Australians lettuce all rejoice

Brendan and Janne Dipple produce a range of leafy green vegetables and herbs at their farm. Pictures: RURAL AID

On Rural Aid’s Mates Day, the one thing fourth generation vegetable growers, Brendan and Janne Dipple, want Australians to know is farming is not an unskilled profession.

“There’s actually a lot that goes into farming. It takes a lot of effort, technical knowledge, and ability to be able to do the work at all levels in the farming enterprise,” Brendan said.

Add to that, the need to be agile, to pivot to another product if there’s a glut in the market, and to be able find resilience in the face of floods, drought and hailstorms.

Held on 20 March, Mates Day is all about recognising these challenges and the hard work Aussie farmers invest, each day, to put food on Australian tables.

The Dipples started Bare Essentials Quality Vegetables in the Lockyer Valley from scratch with $20,000 in 1998 after moving from Brendan’s great grandfather’s farm at Mitchelton in Brisbane.

On a flat and fertile 28 hectares at Mortonvale, they began by growing lettuces, before being scaled out by larger operators, and branching into bunch lines to fill a new niche producing shallots, spinach and silver beet, and in the past decade, fresh herbs.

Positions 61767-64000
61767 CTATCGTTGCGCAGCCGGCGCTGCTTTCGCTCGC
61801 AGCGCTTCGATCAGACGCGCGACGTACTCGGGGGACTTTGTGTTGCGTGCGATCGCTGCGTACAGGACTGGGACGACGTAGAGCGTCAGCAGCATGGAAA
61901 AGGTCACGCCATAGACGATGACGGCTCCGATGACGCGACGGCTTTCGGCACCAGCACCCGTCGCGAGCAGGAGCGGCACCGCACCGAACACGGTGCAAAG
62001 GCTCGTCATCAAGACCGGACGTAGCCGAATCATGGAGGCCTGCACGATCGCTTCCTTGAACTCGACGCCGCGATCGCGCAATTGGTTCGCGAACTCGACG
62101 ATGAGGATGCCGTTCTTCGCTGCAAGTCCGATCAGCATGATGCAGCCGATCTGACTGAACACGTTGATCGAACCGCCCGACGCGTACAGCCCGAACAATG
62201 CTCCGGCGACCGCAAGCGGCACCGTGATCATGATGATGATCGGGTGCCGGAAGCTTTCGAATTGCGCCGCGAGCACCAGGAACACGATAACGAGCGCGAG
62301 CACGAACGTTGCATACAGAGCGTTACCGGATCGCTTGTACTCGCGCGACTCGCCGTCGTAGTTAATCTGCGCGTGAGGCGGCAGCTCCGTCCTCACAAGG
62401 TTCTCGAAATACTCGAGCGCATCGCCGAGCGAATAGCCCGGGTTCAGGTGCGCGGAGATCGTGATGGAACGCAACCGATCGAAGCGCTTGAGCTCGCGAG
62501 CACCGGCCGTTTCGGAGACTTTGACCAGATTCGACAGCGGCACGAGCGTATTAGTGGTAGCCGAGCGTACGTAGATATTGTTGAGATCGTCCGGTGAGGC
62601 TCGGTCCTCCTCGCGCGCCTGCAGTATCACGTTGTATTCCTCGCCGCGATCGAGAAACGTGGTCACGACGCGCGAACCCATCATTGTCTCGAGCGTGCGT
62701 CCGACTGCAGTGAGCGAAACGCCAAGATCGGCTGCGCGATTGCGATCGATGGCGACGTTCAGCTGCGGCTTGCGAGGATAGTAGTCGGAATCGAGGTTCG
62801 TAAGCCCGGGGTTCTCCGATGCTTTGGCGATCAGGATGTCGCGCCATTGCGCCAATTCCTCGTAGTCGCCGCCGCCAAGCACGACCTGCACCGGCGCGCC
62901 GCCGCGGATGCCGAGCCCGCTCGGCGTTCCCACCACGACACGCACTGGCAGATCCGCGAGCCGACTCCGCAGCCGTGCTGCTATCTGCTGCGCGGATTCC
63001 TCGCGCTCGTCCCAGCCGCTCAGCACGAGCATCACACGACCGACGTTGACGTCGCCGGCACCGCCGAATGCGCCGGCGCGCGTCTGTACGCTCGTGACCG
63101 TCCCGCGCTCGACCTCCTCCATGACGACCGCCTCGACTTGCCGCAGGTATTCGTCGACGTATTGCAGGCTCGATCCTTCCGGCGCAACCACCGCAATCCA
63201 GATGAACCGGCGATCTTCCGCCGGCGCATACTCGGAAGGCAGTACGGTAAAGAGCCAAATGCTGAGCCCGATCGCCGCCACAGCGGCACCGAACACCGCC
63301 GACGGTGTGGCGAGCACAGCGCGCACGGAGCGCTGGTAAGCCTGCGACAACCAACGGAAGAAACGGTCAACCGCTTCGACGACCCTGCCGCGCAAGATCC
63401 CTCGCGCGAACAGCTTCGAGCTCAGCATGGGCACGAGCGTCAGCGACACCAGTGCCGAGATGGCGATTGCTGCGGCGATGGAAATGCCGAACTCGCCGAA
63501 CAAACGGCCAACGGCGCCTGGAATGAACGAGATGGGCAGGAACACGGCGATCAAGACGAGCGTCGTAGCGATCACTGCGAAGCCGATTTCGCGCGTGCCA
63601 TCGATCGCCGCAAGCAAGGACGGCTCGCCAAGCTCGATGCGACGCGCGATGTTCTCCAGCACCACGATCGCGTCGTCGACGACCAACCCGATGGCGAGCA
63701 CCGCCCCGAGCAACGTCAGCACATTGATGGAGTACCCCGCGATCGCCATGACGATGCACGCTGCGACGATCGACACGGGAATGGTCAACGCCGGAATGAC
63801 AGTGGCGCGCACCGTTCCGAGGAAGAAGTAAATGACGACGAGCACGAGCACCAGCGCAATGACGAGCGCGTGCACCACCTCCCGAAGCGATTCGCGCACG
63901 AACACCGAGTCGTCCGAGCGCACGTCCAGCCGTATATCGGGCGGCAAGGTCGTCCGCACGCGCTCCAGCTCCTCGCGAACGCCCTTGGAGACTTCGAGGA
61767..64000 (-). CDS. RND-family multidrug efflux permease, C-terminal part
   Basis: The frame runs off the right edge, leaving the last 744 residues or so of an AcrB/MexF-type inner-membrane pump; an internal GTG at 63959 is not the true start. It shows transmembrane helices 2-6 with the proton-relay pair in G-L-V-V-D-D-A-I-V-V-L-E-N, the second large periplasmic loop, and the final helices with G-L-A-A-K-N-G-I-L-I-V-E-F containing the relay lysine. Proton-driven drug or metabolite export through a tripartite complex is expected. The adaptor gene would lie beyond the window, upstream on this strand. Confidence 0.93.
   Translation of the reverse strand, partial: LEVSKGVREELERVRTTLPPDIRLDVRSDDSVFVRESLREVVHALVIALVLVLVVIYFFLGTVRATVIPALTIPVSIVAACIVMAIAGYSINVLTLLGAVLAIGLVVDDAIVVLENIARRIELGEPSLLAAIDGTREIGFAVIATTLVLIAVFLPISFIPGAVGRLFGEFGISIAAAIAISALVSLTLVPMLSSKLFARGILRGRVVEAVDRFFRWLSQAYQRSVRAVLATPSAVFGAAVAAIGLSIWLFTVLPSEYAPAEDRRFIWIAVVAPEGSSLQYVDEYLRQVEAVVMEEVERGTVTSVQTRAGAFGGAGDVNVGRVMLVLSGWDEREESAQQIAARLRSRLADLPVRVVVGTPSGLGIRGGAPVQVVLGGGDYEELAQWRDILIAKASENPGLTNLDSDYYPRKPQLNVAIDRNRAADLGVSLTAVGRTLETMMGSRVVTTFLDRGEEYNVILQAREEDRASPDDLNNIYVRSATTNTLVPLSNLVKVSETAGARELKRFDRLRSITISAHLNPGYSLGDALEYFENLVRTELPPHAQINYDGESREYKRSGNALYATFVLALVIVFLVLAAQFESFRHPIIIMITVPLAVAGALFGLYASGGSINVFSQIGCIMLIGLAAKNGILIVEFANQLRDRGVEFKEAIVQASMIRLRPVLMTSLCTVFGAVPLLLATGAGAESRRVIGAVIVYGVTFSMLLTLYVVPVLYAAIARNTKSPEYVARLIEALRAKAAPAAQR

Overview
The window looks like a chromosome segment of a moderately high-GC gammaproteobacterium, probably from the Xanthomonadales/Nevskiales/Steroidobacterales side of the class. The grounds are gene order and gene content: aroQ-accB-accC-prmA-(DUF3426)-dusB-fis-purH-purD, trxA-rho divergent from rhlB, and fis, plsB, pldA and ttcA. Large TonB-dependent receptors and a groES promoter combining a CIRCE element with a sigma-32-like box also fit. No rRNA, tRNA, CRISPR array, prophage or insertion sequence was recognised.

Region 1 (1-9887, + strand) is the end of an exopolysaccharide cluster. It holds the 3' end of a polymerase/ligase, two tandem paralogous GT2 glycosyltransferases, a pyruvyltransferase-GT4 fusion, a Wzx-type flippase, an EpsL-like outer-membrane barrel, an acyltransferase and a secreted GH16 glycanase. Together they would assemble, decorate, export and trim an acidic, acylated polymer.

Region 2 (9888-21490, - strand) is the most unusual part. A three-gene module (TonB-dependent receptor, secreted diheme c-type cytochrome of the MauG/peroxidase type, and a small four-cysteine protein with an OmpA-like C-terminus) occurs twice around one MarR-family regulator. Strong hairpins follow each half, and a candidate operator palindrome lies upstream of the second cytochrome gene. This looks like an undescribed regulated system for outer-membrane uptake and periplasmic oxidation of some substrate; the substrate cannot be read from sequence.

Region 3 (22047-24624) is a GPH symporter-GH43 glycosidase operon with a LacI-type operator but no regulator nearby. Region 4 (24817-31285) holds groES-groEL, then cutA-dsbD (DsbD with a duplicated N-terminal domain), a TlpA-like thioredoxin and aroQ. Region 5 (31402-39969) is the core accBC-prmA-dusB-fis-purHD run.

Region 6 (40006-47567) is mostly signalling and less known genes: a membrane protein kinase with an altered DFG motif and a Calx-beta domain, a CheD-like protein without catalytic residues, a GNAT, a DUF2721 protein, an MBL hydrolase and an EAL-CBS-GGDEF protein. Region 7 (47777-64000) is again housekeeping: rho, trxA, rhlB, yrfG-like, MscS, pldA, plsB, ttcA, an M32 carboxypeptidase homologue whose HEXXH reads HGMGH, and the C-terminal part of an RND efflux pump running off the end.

The Dipples’ farm has been underwater five times in the past two years and endured extreme heat and hail.

“We had a good run during 2023 where everything was stable and we worked like mad,” Brendan said.

“Then we had a hailstorm in November which took everything, followed by another flood in 2024.

“We just mop up the mess and try to salvage crops or re-plant, but obviously it’s financially crippling.”

Rural Aid CEO John Warlters said the recurring weather events were having a compounding effect on the frequency and nature of requests for support the charity is receiving from farmers.

“We’ve got families right now who are recovering from multiple events, one after the other, and in a very quick time frame,” John said.

“The donations we receive during Mates Day will be used to help these farming families recover and get back on their feet.”

To support Rural Aid’s Mates Day campaign or to make a donation, visit matesday.ruralaid.org.au

All donations received will contribute to the important work Rural Aid is undertaking in rural and regional communities and supporting Australian farmers.